EDUCATION

  • Provide developmentally and culturally appropriate education based on the desire for knowledge, readiness to learn, and overall neurologic and psychosocial state.
  • Provide the patient and family with an explanation of the equipment and the procedure.
  • Inform the patient and family that any oxygen delivery device may irritate the skin and instruct them to inspect the skin frequently and report any changes in appearance.
  • Encourage questions and answer them as they arise.

ASSESSMENT AND PREPARATION

Assessment

  1. Perform hand hygiene and don personal protective equipment (PPE) as indicated for needed isolation precautions.
  2. Introduce yourself to the patient.
  3. Verify the correct patient using two identifiers.
  4. Assess the patient’s respiratory status, including the symmetry of chest wall expansion, respiratory rate and depth, sputum production, and breath sounds. Also, assess the patient for signs and symptoms of hypoxemia.
  5. Assess the patient for signs and symptoms of hypoxemia (Box 1)Box 1.
  6. Observe the patient for behavioral changes (e.g., apprehension, anxiety), decreased level of consciousness (LOC), and dizziness.
  7. Assess the patient’s airway patency. If secretions are present, encourage the patient to cough or suction the airway.
  8. Evaluate the patient’s vital signs and the SpO2 value.
  9. Evaluate the patient’s most recent arterial blood gas (ABG) results, if available.
  10. Inspect the condition of the patient’s skin around his or her nose and ears.

Preparation

  1. Verify the order for oxygen therapy, noting the delivery method and flow rate.

PROCEDURE

Low-Flow Oxygen Therapy

  1. Perform hand hygiene and don gloves and appropriate PPE based on the patient’s signs and symptoms and indications for isolation precautions.
  2. Verify the correct patient using two identifiers.
  3. Explain the procedure to the patient and ensure that he or she agrees to treatment.
  4. Set up the oxygen delivery system.
    1. Attach the oxygen flowmeter to the oxygen source (Figure 7)Figure 7.
      Verify that the tubing is connected to oxygen, not air or another gas. Connecting the tubing to a gas other than oxygen can have fatal consequences.
    2. Attach the humidifier to the oxygen flowmeter, if needed.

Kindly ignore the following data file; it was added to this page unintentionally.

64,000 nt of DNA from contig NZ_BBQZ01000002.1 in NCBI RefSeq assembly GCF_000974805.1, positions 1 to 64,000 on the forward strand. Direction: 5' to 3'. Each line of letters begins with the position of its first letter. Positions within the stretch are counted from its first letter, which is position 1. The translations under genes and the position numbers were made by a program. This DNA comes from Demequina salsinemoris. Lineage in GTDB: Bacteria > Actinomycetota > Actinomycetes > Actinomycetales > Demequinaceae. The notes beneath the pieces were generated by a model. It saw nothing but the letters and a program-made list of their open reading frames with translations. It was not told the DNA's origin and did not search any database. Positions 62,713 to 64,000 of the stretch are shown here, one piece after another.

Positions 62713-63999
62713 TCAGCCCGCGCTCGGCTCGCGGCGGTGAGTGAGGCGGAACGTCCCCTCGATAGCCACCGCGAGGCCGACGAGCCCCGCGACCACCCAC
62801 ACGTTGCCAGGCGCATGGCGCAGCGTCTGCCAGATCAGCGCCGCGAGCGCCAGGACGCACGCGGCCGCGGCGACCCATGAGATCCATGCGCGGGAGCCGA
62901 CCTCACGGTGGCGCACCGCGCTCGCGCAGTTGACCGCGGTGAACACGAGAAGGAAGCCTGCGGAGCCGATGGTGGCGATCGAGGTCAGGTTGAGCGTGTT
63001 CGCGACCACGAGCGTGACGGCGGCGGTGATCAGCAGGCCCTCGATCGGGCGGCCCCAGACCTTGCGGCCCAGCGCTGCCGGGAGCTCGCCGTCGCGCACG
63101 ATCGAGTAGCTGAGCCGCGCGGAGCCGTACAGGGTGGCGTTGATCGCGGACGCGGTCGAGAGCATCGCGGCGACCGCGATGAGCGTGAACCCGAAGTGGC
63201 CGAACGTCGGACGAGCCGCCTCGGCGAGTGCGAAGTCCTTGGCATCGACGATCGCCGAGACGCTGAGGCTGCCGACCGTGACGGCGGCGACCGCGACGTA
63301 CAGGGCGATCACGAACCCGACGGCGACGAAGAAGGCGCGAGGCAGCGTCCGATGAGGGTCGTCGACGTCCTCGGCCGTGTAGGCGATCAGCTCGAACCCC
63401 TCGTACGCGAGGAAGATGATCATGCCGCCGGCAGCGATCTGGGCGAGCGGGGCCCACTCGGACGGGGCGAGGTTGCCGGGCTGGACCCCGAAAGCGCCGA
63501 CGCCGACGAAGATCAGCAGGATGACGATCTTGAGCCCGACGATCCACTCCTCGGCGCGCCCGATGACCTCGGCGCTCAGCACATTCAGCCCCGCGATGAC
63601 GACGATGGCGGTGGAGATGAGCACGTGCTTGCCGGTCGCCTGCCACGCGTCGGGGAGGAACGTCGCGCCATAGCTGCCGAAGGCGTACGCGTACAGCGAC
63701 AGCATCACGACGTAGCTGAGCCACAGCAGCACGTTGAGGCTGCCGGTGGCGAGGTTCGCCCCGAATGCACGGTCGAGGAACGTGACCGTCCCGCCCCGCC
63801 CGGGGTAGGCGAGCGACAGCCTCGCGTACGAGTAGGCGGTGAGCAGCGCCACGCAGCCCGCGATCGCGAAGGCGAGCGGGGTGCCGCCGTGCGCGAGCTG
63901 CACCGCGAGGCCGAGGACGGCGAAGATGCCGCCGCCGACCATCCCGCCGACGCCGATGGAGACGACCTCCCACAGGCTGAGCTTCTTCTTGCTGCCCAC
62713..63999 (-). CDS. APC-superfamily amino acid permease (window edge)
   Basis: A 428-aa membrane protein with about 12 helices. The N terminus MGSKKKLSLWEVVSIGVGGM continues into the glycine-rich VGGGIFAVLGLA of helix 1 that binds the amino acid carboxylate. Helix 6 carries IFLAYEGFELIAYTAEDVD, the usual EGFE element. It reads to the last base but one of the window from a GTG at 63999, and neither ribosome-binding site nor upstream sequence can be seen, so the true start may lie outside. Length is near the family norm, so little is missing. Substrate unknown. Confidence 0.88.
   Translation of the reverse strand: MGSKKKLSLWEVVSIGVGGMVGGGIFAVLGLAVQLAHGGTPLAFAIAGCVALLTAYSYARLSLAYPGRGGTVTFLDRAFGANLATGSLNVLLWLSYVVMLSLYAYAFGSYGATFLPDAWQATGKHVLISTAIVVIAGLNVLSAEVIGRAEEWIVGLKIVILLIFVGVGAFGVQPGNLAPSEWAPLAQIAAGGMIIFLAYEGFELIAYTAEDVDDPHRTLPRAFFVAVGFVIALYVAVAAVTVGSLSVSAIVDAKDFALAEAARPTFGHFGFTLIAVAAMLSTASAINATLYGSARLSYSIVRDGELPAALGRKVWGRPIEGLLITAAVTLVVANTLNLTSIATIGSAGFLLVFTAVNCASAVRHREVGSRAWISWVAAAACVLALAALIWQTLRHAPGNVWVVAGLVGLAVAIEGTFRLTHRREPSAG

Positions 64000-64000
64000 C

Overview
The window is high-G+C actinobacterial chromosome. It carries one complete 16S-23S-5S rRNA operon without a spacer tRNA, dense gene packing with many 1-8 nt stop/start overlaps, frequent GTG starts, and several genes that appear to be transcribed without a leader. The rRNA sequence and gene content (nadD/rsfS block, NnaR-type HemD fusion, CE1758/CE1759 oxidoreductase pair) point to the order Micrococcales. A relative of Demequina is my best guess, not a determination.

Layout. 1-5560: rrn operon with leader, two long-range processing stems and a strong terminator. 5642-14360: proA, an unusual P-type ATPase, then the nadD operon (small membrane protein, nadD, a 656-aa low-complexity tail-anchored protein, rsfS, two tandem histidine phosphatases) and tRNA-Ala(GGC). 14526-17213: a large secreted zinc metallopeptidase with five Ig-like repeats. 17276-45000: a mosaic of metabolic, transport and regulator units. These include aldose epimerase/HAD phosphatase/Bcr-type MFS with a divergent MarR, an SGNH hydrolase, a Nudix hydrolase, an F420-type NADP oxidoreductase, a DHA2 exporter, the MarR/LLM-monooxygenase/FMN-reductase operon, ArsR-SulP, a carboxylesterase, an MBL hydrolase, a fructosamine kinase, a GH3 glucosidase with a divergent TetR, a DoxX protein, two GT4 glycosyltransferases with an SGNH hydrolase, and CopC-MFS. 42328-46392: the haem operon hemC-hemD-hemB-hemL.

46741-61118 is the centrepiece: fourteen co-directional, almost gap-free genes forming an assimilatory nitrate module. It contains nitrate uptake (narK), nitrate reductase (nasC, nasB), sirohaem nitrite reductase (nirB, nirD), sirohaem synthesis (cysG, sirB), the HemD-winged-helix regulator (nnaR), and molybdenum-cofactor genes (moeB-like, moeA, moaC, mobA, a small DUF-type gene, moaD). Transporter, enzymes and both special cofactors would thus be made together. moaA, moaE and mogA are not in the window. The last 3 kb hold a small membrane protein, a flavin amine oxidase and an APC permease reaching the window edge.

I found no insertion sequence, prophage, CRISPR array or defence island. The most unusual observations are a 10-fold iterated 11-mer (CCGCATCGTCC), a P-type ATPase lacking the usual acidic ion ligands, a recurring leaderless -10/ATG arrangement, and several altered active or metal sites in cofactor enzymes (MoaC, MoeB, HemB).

Rationale: Humidity prevents drying of nasal and oral mucous membranes and airway secretions. Humidification should be used if the liter flow rate is greater than 4 L/min. 1
    3. Attach the oxygen delivery device (i.e., cannula, mask) via the oxygen tubing to the humidifier or directly to the oxygen flowmeter via the flowmeter adaptor.
    4. Adjust the oxygen flowmeter to the prescribed flow rate.
  5. Position the oxygen delivery device on the patient’s face and adjust the elastic headband (or behind-ear loops and under-chin lanyard of the cannula) to achieve a comfortably snug fit. Maintain enough slack on the oxygen tubing.
    Rationale: The patient is more likely to keep the device in place if it fits comfortably.
    1. Nasal cannula: Ensure proper positioning of the cannula tips in the patient’s nares. If the cannula tips are curved, ensure that they point downward (Figure 1)Figure 1.
      Rationale: Ensuring proper positioning of the cannula tips directs oxygen flow into patient’s upper respiratory tract. Looping the cannula around the patient’s ears reduces pressure on the nares.
    2. Simple face mask: Ensure that the mask is over the patient’s mouth and nose, forming a seal (Figure 2)Figure 2.
    3. Partial rebreathing mask: Ensure that the mask is over the patient’s mouth and nose, forming a tight seal. Also ensure that the reservoir bag remains partially inflated on inspiration (Figure 3A)Figure 3A.
    4. Nonrebreathing mask: Ensure that the mask is over the patient’s mouth and nose, forming a tight seal. Also ensure that the reservoir bag remains partially inflated on inspiration (Figure 3B)Figure 3B.
    5. Venturi mask: Ensure that the mask is over the patient’s mouth and nose, forming a tight seal and that the appropriate port has been selected (Figure 4)Figure 4.
      Rationale: A tight seal reduces carbon dioxide retention.
    6. Face tent: Ensure that the tent fits under the patient’s chin and over the mouth and nose (Figure 5)Figure 5.
      Rationale: The tent fits loosely, and a mist is always present.
  6. Adjust the oxygen flowmeter to the prescribed liter flow rate (Figure 7)Figure 7.
  7. Verify that the oxygen delivery device is functioning properly.
    Rationale: Verification ensures patency of the delivery device and accuracy of prescribed oxygen flow rate.
  8. Discard supplies, remove PPE, and perform hand hygiene.
  9. Document the procedure in the patient’s record.

High-Flow Oxygen Therapy

  1. Perform hand hygiene and don gloves and appropriate PPE based on the patient’s signs and symptoms and indications for isolation precautions
  2. Verify the correct patient using two identifiers.
  3. Explain the procedure to the patient and ensure that he or she agrees to treatment.
  4. Position the nasal cannula on the patient’s face and adjust the head strap to achieve a comfortably snug fit. Follow the manufacturer’s instructions for application.
  5. Ensure proper positioning of the cannula tips in the patient’s nares. If the cannula tips are curved, ensure that they point downward. Maintain enough slack on the oxygen tubing.
  6. Review the high-flow oxygen delivery device settings and alarms with the respiratory therapist.
  7. Verify that the oxygen delivery device is functioning properly.
    Rationale: Verification ensures patency of the delivery device and accuracy of the prescribed oxygen flow rate. Clinical deterioration of a patient receiving high flow nasal oxygen is a medical emergency given the acuity of the patient and the potentially minimal respiratory reserve. 3